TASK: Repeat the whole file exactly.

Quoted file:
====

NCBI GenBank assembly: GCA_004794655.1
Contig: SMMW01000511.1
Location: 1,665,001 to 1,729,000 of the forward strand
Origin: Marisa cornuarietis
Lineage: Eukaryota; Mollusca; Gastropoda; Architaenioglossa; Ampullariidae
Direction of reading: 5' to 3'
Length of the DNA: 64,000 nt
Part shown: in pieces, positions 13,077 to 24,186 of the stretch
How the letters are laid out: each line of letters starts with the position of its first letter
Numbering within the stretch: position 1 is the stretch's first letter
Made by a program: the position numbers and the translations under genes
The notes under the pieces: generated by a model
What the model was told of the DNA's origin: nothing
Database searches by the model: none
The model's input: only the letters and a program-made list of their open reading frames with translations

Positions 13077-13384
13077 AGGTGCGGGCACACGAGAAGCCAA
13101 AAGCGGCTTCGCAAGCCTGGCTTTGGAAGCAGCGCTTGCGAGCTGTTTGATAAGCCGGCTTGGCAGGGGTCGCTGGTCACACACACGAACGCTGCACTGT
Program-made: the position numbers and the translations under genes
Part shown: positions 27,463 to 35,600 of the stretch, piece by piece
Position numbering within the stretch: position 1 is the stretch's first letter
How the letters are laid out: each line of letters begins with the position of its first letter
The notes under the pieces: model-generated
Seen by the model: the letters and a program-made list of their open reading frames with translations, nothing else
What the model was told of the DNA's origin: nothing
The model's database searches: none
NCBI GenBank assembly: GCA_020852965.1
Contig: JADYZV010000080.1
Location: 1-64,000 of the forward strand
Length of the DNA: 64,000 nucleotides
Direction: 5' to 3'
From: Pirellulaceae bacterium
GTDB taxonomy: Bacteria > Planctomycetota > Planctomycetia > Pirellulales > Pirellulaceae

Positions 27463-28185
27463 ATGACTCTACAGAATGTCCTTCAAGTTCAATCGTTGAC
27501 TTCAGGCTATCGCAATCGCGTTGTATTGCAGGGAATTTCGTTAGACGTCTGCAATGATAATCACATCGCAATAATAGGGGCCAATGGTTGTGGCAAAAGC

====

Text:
NCBI GenBank assembly: GCA_004794655.1
Contig: SMMW01000511.1
Location: 1,665,001 to 1,729,000 of the forward strand
Origin: Marisa cornuarietis
Lineage: Eukaryota; Mollusca; Gastropoda; Architaenioglossa; Ampullariidae
Direction of reading: 5' to 3'
Length of the DNA: 64,000 nt
Part shown: in pieces, positions 13,077 to 24,186 of the stretch
How the letters are laid out: each line of letters starts with the position of its first letter
Numbering within the stretch: position 1 is the stretch's first letter
Made by a program: the position numbers and the translations under genes
The notes under the pieces: generated by a model
What the model was told of the DNA's origin: nothing
Database searches by the model: none
The model's input: only the letters and a program-made list of their open reading frames with translations

Positions 13077-13384
13077 AGGTGCGGGCACACGAGAAGCCAA
13101 AAGCGGCTTCGCAAGCCTGGCTTTGGAAGCAGCGCTTGCGAGCTGTTTGATAAGCCGGCTTGGCAGGGGTCGCTGGTCACACACACGAACGCTGCACTGT
Program-made: the position numbers and the translations under genes
Part shown: positions 27,463 to 35,600 of the stretch, piece by piece
Position numbering within the stretch: position 1 is the stretch's first letter
How the letters are laid out: each line of letters begins with the position of its first letter
The notes under the pieces: model-generated
Seen by the model: the letters and a program-made list of their open reading frames with translations, nothing else
What the model was told of the DNA's origin: nothing
The model's database searches: none
NCBI GenBank assembly: GCA_020852965.1
Contig: JADYZV010000080.1
Location: 1-64,000 of the forward strand
Length of the DNA: 64,000 nucleotides
Direction: 5' to 3'
From: Pirellulaceae bacterium
GTDB taxonomy: Bacteria > Planctomycetota > Planctomycetia > Pirellulales > Pirellulaceae

Positions 27463-28185
27463 ATGACTCTACAGAATGTCCTTCAAGTTCAATCGTTGAC
27501 TTCAGGCTATCGCAATCGCGTTGTATTGCAGGGAATTTCGTTAGACGTCTGCAATGATAATCACATCGCAATAATAGGGGCCAATGGTTGTGGCAAAAGC